The Swedish Home Brewers Association (SHBF) had planned to hold this year’s championship in Kalmar on 1st April, but now a ruling from the Swedish National Institute for Public Health has said the championship would break the law.
The health watchdog claims that while home-brewing is allowed if the alcohol is to be consumed by a small circle of friends and family, it is not allowed to serve to any wider group of people.
The ruling also says that an entry fee charged for those attending the championship amounts to illegal sale of alcohol.
Beer enthusiasts are up in arms over the ban.
Dan Nilsson, chairman of the Swedish Home Brewers Association, said there was a “fundamental view in Sweden that beer is a cheep drink to get drunk on… we see this as a tragedy, and want to work to make beer an exclusive and tasty drink.” He also pointed out that many now-renowned Swedish breweries, such as Stockholm’s Nils-Oscar brewery and the Närke Culture Brewery, had their roots in the home brewing movement.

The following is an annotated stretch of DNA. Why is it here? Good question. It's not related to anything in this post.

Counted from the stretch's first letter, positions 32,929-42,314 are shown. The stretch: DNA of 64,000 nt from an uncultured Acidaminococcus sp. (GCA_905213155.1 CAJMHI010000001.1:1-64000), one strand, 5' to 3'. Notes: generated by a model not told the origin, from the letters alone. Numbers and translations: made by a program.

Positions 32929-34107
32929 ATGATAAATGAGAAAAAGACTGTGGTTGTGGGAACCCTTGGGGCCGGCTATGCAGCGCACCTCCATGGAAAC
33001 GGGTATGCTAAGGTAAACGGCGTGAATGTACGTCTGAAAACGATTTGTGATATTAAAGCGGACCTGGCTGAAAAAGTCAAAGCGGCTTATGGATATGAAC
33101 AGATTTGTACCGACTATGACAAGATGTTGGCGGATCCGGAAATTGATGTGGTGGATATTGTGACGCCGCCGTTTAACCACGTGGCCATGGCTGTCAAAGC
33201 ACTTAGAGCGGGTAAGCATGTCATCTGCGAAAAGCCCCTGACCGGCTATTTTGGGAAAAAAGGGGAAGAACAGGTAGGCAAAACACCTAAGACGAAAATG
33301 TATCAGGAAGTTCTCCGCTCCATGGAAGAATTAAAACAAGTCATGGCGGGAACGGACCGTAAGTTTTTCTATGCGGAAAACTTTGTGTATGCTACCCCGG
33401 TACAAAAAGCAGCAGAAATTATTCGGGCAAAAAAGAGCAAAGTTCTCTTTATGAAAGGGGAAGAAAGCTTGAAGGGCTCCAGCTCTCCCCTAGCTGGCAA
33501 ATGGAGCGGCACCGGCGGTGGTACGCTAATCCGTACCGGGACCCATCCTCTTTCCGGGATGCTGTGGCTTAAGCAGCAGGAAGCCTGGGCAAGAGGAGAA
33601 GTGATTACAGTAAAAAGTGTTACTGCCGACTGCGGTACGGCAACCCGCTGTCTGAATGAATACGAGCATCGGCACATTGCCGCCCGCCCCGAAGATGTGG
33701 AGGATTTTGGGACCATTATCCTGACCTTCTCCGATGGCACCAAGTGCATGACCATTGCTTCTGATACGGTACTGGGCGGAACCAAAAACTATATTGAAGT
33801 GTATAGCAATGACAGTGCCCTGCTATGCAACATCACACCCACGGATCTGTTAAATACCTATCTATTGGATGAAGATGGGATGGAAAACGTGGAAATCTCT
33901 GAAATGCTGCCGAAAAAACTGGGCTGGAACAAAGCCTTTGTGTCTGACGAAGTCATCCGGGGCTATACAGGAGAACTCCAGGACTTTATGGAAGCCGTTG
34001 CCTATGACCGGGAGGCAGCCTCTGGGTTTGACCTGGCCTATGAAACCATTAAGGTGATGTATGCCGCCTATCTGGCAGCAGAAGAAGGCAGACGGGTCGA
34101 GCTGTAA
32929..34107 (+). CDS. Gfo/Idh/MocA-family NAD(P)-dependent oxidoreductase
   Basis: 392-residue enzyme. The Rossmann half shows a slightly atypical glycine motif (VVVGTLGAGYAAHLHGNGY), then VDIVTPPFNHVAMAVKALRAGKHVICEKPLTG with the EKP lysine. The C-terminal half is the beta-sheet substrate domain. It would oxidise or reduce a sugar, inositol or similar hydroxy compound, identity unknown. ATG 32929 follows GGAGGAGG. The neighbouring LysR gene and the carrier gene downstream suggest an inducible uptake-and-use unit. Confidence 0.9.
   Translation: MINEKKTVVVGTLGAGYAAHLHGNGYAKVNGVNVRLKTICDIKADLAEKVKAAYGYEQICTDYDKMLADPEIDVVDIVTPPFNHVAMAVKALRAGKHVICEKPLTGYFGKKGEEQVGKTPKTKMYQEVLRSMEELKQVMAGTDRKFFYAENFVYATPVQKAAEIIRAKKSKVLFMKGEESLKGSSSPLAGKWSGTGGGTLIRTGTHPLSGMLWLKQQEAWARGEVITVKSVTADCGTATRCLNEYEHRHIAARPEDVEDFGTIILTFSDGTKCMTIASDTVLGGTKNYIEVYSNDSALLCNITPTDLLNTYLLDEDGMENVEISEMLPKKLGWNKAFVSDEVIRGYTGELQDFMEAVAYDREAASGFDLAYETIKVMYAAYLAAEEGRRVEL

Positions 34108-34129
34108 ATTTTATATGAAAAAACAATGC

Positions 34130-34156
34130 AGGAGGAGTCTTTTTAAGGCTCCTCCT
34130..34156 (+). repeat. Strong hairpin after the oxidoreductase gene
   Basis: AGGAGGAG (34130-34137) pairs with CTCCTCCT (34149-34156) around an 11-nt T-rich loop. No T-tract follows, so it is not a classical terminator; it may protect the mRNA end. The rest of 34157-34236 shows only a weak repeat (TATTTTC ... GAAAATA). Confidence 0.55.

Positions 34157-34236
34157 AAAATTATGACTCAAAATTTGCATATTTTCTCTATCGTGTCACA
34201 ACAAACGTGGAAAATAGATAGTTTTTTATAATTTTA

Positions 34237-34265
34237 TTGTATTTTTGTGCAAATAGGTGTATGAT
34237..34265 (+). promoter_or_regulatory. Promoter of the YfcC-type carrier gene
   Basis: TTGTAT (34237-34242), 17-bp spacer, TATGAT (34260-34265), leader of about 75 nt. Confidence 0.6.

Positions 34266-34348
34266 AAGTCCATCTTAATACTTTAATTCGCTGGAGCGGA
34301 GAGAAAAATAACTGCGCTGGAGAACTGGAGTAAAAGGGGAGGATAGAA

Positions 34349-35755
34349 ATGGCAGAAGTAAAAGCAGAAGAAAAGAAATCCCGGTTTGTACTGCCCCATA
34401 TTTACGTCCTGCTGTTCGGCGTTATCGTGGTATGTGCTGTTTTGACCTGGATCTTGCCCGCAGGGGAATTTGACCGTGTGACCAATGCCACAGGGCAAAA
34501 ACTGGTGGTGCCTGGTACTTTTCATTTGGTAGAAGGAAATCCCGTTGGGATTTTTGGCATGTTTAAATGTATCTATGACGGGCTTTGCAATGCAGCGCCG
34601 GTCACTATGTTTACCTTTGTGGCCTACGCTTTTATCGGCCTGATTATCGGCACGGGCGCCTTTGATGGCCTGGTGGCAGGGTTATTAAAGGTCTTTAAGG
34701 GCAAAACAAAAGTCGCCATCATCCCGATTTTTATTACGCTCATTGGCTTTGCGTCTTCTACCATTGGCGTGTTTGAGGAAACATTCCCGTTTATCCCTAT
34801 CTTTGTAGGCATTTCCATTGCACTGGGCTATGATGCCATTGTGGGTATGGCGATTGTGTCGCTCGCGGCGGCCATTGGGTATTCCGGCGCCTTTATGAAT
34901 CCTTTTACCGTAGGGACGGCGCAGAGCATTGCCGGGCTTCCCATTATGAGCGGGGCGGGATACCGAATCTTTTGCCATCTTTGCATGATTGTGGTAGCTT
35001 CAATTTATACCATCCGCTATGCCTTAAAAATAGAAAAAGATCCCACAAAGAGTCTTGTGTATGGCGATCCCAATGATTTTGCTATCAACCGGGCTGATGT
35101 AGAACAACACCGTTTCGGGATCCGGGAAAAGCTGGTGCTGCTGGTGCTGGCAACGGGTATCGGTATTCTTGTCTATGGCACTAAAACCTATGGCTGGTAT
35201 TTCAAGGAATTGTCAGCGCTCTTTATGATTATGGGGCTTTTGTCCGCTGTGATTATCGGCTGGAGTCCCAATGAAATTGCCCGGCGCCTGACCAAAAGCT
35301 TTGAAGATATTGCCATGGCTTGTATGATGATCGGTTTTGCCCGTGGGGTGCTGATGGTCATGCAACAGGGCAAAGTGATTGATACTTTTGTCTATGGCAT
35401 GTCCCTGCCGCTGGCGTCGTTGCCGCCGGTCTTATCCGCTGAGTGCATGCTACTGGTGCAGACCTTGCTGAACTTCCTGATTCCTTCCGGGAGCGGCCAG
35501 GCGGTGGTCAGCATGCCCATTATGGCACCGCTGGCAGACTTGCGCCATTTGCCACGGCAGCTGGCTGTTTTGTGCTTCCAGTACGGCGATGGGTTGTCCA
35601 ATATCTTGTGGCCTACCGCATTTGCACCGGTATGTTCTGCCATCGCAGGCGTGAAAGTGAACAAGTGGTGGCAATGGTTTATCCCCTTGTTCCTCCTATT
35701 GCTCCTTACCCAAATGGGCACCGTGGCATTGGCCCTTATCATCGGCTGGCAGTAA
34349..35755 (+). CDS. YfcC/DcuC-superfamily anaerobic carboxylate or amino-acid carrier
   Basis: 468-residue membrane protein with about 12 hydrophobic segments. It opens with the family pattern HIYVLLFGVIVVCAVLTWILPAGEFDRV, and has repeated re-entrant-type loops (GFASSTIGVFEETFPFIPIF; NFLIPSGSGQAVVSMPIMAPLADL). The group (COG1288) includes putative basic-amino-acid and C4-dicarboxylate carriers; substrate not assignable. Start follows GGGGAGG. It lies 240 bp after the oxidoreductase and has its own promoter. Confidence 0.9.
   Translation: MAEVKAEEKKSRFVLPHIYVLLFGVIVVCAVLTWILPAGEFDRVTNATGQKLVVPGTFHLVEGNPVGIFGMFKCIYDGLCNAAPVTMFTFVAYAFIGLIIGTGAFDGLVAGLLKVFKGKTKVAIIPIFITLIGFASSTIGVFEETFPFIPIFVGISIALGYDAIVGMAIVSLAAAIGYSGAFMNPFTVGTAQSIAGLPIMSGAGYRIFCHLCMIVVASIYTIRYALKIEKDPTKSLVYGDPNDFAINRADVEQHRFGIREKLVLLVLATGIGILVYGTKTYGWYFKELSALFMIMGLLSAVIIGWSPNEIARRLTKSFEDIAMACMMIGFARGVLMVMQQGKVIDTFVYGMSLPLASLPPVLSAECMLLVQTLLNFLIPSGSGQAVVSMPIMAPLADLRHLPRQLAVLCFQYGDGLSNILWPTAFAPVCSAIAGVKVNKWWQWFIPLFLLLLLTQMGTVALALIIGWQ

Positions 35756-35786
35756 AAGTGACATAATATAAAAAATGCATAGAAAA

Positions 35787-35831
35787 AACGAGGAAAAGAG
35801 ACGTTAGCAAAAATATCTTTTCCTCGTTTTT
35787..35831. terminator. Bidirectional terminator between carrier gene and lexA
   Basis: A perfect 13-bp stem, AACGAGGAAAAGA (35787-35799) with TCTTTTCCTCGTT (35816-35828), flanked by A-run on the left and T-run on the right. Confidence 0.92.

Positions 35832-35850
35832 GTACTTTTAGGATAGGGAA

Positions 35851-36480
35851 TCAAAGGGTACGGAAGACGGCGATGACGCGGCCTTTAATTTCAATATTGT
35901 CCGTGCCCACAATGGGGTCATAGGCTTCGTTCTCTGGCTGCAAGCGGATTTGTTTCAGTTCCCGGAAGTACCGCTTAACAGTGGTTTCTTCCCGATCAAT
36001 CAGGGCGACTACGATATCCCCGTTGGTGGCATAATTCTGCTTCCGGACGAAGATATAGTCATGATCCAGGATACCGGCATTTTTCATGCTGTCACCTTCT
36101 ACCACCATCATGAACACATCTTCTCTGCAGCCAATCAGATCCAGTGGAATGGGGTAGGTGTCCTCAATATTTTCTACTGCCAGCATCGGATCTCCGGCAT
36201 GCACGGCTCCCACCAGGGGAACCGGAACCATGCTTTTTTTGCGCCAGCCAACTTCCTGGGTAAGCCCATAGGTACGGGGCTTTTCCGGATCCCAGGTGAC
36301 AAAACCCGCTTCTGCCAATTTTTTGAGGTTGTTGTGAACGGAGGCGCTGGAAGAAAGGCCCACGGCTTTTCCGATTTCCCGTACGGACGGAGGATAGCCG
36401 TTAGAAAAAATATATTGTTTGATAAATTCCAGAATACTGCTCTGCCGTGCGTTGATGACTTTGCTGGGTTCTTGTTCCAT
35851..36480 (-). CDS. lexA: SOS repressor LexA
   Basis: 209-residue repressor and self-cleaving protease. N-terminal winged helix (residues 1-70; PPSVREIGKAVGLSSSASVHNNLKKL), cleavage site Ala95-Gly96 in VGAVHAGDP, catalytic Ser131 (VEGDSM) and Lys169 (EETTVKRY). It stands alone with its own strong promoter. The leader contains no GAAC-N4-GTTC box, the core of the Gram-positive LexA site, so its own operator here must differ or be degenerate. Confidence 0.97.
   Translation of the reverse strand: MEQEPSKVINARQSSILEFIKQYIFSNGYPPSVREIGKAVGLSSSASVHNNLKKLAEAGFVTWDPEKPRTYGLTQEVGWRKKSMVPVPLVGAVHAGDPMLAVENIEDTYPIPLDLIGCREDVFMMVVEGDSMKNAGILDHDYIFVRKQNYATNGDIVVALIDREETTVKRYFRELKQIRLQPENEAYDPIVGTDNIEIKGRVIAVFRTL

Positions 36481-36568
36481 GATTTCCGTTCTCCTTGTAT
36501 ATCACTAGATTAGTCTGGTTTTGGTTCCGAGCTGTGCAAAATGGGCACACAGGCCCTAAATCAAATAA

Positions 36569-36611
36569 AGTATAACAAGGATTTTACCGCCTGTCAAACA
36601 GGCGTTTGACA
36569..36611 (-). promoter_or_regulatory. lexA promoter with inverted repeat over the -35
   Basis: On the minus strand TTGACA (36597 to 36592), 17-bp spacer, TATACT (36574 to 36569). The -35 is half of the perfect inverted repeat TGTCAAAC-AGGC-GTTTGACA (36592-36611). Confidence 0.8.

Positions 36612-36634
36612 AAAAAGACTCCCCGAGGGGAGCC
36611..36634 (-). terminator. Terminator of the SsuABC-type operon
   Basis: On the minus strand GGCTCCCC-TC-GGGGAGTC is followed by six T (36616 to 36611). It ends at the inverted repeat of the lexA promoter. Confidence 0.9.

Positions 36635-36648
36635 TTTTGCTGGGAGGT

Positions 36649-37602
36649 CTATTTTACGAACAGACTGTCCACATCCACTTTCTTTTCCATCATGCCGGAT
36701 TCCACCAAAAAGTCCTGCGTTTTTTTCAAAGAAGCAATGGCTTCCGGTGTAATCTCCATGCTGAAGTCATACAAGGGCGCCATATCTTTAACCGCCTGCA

SHBF has held its national championships for the past 17 years, and had previously won support for this year’s competition from the county administrative board in Kalmar. But they hadn’t reckoned with the unbending attitude of the alco-police.
“The National Institute for Public Health has focused entirely on finding every possible objection to the arrangement of the Swedish Championship in home brewed beer, instead of highlighting the possibilities for this kind of event that the law allows,” said an SHBF spokesman.